Menus Subscribe Search

Follow us


A screenshot from the SkinVision app

A screenshot from the SkinVision app

Killer Apps

• February 04, 2013 • 4:00 AM

A screenshot from the SkinVision app

Smartphones are useful for many things. Diagnosing melanoma is not one of them.

Smartphones, like Swiss Army knives and SkyMall watches, have a few nifty features and plenty of useless ones. Who needs a checkbook when you’ve got Square, a toolkit when you’ve got iHandy Level, or a babysitter when you’ve got Fruit Ninja? Encyclopedias, gazetteers, even boredom itself now seems obsolete.

Are dermatologists next? A slew of skin cancer-detection apps—with names like SkinVision, SpotCheck, and Mole Detective 2—allow smartphone users to photograph and “analyze” their worrisome blemishes, offering diagnoses such as “problematic,” “high risk,” and “looks okay.” The free or low-cost apps base their findings on algorithms, rather than human expertise, and return results instantly. “Costs far less than an insurance copay, won’t leave a scar, and may save your life!” promises one advertisement. “The survival rate of melanoma is a dismal 15% at stage four,” warns another.

Anxious mole owners are sold. Breathes one reviewer, “Wow. Amazing. U can even save analysis and name mole to show dr or compare w next months photo.” (No app yet exists for turning text-speak into literate English.) “Have been worried about a spot on my dads face,” writes another. “Took a quick pic and got immediate feedback. Great idea, great results. Def recommended.”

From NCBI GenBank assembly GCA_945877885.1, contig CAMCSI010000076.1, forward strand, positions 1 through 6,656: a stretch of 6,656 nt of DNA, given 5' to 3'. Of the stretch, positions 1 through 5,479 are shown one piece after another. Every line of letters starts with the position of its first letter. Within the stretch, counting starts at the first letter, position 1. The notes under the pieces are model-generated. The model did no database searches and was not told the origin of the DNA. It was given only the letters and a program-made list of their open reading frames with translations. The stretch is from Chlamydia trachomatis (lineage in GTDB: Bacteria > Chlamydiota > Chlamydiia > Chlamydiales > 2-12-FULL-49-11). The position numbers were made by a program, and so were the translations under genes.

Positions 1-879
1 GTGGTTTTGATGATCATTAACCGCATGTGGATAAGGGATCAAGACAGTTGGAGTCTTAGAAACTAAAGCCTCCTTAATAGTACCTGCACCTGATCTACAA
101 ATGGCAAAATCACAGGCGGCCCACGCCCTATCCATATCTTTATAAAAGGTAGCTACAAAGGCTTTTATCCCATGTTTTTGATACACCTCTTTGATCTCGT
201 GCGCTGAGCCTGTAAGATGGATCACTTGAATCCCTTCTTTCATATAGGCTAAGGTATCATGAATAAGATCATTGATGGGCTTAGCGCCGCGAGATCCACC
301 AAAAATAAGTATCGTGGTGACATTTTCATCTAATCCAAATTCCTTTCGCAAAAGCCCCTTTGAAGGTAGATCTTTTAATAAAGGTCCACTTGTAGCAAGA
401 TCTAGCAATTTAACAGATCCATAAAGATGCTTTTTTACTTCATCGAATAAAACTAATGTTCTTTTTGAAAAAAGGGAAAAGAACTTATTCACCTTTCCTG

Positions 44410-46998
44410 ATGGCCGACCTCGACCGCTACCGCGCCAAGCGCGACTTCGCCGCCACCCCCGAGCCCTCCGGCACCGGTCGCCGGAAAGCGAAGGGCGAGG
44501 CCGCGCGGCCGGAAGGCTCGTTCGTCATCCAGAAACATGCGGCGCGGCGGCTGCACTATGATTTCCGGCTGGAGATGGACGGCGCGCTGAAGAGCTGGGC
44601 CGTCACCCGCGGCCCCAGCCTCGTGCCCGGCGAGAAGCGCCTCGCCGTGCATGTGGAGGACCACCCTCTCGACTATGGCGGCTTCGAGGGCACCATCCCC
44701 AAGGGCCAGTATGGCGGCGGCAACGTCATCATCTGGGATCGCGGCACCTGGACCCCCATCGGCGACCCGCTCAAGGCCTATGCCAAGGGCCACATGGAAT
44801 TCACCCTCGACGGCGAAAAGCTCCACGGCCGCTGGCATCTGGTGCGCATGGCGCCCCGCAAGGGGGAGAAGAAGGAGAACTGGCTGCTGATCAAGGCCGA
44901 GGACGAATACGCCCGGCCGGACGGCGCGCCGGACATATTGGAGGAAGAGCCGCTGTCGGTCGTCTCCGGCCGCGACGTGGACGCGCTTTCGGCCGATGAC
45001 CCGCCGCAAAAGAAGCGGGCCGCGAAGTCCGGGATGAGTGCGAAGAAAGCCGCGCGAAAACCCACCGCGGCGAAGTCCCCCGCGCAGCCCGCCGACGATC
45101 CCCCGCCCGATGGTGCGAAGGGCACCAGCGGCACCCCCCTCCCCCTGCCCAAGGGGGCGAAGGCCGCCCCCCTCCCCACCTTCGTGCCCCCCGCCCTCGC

Dermatologists are less than thrilled. In fact, they say, the apps are worthless. Writing in JAMA Dermatology, a team of physicians from the University of Pittsburgh put four melanoma apps to the test against 188 clinical images—pictures they’d taken of patients’ skin lesions and later determined, via biopsy, to be malignant or benign. How would a machine stack up against a board-certified dermatologist?

Not so well. Of the three auto-diagnosing apps, the best program missed malignant growths 30 percent of the time; a second performed only slightly better than flipping a coin.

One app, instead of using an algorithm, simply forwarded the photo to an accredited dermatologist, who responded with his considered opinion 24 hours later. At five dollars per lesion, this was the most expensive program, though the e-doctor misdiagnosed just one in 53 melanomas.

Smartphones, the authors note, are becoming increasingly common in medicine; two-thirds of physicians use one in their practice. Health-conscious consumers, meanwhile, can choose among 13,000 wellness apps, from Alzheimer’s aids and blood sugar monitors to diet buddies and fertility calendars—a $718 billion market in 2011.